Almost all PIN photodiodes have very similar response curves. Check out figure 6 in the datasheet to see how the diode responds to different wavelengths. For instance, if you use an emitter at 850 nm instead of 950 nm, you'll only lose about 5% of the optical power, as compared to 950 nm. That's not much. If you look under the "Absolute Spectral Sensitivity" field in the Optical Characteristics table, you'll see how much current you get per watt of optical power. The angle in the datasheet should describe from what angles light will fall onto the photodiode. As the angle increases, the power will drop. It has a curved lens, so this will be mitagated a bit, but it's still a factor. Check out Figure 7 to see how this drops off.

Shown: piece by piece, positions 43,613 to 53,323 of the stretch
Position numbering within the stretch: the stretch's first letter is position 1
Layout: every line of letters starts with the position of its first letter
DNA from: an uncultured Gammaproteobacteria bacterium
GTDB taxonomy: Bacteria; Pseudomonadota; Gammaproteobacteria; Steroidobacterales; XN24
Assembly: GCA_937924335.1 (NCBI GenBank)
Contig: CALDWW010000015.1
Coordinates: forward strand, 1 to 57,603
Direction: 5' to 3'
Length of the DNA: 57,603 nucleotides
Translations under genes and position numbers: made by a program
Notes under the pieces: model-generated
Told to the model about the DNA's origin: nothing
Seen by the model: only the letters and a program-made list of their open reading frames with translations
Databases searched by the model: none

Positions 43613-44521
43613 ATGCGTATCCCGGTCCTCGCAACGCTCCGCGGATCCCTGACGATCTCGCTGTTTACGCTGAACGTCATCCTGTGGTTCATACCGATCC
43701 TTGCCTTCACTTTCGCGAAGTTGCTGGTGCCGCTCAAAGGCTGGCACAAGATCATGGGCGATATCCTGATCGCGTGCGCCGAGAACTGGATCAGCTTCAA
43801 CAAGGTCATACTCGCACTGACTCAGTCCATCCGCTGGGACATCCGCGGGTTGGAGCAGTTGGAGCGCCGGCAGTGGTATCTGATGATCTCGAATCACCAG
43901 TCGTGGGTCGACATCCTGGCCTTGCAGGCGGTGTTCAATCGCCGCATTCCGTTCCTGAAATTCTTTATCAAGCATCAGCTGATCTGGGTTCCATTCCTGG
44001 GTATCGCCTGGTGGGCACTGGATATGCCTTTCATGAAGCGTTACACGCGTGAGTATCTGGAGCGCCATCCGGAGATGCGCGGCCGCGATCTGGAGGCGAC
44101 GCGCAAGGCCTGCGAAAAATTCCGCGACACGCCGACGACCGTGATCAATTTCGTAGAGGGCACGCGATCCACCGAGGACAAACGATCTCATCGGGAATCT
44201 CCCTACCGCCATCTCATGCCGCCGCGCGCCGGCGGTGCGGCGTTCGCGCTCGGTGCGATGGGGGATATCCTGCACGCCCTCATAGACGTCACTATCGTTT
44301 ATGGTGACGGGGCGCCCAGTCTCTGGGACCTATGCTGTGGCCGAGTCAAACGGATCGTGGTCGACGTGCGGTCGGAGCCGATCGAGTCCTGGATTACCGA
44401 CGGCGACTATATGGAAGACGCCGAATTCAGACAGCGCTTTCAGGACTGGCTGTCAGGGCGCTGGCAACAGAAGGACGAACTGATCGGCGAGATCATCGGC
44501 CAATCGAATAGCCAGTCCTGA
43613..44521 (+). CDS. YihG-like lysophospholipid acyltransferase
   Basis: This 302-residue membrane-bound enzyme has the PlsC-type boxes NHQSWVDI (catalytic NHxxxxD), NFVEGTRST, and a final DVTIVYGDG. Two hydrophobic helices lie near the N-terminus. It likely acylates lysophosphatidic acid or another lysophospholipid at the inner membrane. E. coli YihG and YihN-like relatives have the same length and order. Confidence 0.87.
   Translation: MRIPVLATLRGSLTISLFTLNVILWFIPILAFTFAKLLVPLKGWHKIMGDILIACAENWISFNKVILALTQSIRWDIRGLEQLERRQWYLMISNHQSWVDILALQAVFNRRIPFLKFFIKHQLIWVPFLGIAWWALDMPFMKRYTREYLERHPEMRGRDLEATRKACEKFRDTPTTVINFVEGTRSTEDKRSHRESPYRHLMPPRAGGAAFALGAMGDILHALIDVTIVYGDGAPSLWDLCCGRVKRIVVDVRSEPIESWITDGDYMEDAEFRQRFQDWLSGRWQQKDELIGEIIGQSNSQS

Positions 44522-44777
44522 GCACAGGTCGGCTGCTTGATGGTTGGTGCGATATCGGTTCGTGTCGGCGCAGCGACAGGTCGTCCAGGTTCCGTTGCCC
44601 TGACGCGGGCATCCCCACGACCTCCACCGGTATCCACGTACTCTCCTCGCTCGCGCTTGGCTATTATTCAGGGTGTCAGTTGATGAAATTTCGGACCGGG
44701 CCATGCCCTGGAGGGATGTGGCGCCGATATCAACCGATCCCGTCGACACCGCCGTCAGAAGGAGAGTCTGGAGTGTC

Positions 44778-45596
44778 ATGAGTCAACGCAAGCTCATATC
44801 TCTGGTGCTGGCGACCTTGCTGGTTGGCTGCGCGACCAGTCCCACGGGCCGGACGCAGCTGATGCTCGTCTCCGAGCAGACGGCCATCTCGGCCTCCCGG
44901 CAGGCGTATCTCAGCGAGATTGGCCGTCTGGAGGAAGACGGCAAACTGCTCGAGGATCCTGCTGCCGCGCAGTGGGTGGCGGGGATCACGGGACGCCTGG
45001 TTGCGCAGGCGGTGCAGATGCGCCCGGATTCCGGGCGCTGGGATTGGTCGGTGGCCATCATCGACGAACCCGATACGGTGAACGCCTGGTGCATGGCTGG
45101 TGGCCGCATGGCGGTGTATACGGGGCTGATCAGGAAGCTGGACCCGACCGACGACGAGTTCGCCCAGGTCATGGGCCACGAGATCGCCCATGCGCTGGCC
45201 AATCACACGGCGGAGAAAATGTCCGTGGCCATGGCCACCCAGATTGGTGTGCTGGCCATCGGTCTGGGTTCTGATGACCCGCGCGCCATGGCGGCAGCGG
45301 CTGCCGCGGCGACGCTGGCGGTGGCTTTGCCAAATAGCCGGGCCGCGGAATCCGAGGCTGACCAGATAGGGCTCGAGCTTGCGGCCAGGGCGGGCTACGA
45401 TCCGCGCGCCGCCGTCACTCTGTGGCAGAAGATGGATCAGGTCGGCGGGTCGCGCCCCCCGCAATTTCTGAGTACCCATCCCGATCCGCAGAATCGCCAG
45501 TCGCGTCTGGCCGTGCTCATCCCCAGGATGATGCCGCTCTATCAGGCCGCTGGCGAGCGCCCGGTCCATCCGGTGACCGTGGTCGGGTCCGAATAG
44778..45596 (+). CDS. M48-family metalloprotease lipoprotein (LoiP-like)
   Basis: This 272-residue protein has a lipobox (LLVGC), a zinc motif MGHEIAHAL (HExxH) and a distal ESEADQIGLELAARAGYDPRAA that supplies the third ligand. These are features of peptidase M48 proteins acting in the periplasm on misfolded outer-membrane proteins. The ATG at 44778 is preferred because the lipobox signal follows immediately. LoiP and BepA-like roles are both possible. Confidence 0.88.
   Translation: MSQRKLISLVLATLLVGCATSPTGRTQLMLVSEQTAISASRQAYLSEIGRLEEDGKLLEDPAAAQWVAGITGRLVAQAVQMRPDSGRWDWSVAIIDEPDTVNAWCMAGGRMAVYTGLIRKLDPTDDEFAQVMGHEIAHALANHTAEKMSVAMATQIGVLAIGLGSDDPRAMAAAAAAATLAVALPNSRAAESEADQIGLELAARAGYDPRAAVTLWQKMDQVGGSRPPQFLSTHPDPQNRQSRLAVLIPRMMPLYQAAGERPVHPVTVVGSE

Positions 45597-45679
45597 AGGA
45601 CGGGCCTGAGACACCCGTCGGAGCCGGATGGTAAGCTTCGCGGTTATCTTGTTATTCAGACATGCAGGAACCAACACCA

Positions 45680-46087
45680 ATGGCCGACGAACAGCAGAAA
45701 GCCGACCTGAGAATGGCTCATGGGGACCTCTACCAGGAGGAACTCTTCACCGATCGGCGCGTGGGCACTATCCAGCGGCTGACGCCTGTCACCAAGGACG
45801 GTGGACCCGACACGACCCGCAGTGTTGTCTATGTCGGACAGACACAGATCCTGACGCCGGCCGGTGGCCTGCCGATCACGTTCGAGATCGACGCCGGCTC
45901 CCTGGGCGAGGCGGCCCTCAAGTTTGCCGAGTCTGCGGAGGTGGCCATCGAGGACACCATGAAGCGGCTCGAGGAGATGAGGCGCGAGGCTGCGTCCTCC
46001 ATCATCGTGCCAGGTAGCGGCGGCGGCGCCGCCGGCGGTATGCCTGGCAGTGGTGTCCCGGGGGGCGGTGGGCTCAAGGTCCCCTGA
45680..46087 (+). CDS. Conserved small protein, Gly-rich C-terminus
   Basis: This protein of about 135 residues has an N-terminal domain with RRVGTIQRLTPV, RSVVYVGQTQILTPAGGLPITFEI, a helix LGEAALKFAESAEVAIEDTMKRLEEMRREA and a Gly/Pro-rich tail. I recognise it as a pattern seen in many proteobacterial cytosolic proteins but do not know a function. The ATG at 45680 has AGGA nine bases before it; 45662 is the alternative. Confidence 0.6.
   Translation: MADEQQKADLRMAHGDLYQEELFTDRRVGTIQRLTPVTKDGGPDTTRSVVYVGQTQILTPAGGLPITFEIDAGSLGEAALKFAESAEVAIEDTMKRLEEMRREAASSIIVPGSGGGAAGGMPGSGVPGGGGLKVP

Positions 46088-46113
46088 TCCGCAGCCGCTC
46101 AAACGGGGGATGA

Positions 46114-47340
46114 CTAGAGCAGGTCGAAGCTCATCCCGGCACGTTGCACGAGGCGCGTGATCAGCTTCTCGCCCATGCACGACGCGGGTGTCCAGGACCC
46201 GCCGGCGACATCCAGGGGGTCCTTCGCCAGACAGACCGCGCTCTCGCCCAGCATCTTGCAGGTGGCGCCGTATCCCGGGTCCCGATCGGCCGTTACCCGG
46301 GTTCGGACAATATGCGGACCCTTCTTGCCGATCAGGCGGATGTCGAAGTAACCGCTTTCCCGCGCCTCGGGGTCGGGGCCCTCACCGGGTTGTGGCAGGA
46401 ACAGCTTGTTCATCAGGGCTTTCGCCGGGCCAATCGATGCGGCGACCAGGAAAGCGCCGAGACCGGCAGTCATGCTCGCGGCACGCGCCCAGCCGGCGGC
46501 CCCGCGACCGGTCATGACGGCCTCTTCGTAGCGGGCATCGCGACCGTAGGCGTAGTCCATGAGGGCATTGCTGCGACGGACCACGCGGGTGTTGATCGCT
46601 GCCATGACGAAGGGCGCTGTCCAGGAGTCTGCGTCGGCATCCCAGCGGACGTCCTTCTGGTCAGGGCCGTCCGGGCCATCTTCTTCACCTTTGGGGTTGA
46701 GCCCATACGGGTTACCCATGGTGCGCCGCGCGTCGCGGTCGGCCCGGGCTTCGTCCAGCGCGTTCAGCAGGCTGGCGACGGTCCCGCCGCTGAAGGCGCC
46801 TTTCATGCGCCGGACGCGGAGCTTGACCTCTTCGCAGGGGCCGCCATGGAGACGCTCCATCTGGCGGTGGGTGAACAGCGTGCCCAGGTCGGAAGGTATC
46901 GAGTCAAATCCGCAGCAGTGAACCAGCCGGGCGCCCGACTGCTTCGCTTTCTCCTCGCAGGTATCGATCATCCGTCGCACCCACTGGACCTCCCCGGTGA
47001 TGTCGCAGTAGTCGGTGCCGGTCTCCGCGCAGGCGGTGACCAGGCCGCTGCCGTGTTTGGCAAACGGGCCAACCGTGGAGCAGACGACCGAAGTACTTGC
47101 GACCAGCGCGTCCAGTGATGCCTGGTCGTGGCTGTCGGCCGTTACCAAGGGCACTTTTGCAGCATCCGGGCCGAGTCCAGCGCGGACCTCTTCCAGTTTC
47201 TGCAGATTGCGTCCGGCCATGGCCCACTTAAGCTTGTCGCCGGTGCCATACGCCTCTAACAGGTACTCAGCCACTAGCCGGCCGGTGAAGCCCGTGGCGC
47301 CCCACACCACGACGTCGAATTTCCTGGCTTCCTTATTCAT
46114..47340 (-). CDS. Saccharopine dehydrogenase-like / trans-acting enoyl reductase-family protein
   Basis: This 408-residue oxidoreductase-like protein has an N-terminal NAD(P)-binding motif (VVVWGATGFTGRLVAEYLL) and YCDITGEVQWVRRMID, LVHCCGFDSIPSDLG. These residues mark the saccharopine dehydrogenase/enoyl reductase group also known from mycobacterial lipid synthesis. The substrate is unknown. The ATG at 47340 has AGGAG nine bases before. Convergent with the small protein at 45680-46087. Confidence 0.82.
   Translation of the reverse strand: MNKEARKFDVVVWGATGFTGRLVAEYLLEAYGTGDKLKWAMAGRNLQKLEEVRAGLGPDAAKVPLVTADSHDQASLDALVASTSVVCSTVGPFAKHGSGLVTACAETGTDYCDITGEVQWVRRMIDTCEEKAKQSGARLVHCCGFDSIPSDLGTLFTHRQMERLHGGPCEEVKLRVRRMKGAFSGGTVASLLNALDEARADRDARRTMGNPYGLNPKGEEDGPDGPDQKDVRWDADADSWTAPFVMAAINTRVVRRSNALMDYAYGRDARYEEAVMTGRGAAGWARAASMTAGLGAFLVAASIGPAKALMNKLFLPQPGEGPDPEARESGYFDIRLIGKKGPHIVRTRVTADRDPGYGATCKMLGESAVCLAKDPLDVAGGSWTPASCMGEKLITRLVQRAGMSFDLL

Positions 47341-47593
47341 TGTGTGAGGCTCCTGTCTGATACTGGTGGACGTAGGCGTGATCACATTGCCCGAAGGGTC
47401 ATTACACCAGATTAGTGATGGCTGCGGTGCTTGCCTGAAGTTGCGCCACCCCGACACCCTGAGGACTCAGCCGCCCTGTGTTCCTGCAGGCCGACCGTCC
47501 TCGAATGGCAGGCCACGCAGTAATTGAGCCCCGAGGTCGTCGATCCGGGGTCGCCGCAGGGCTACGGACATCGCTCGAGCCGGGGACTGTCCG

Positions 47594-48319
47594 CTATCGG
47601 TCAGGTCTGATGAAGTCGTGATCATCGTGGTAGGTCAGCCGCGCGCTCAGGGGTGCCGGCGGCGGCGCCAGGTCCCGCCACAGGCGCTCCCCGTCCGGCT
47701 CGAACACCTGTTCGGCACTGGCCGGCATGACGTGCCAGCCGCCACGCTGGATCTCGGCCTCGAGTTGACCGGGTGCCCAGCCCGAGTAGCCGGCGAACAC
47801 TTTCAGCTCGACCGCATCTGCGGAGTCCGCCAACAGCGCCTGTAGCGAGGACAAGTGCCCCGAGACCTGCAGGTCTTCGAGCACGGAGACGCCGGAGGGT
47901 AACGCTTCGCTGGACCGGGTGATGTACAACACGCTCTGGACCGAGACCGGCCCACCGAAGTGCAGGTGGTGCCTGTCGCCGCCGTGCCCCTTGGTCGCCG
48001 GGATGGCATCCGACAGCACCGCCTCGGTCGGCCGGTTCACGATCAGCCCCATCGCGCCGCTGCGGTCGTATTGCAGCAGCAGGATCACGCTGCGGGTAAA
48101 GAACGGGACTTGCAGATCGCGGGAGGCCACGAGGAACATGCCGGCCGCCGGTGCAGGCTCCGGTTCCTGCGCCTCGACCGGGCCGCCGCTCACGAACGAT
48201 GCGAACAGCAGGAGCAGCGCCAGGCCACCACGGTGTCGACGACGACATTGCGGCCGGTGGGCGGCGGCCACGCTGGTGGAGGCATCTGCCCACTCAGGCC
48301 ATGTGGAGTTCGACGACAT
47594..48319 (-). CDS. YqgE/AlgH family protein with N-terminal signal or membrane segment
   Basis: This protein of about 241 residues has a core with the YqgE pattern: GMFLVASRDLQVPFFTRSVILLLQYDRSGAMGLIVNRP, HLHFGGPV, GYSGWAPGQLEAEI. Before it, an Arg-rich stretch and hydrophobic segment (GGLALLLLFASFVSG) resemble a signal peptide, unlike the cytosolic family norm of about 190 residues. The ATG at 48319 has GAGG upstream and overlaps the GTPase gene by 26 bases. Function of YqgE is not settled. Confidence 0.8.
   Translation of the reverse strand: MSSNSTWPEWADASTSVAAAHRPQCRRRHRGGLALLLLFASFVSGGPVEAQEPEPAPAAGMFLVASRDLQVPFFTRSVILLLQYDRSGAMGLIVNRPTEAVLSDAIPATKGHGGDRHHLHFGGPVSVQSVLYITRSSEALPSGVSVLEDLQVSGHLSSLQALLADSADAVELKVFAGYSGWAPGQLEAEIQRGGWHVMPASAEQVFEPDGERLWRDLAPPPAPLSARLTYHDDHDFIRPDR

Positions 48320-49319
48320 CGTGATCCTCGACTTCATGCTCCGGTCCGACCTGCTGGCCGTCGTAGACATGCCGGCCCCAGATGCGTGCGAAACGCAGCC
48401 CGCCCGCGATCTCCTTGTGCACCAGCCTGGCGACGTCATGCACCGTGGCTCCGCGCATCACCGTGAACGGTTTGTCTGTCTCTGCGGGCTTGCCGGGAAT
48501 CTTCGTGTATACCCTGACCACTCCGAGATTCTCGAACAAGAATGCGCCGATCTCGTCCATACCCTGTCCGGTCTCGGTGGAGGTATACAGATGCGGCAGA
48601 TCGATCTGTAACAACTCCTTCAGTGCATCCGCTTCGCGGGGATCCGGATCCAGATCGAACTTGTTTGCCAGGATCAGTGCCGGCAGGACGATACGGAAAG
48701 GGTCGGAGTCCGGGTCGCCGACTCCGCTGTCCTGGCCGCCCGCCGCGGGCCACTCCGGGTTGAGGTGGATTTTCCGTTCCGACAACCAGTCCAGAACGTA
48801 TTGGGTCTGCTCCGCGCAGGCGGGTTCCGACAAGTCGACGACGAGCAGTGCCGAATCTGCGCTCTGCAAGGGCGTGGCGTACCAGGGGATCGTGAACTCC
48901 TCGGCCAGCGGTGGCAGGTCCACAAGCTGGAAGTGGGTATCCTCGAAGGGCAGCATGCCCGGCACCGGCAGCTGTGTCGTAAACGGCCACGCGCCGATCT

What type of data will you be sending? You're going to want to hook this diode up to a transimpedance amplifier (a current to voltage amp) in order to get decent gain while preserving the bandwidth. As long as your datarate is minimal (< 100 kHz bandwidth, say) then it should be pretty straight forward.
If you're willing to change your receiver configuration, then I'd recommend looking at this chip: OPT101. TI will send you 5 samples for free. I'm using this chip now and it's very nice - has a built in amplifier to make things easy. It also comes in a DIP package.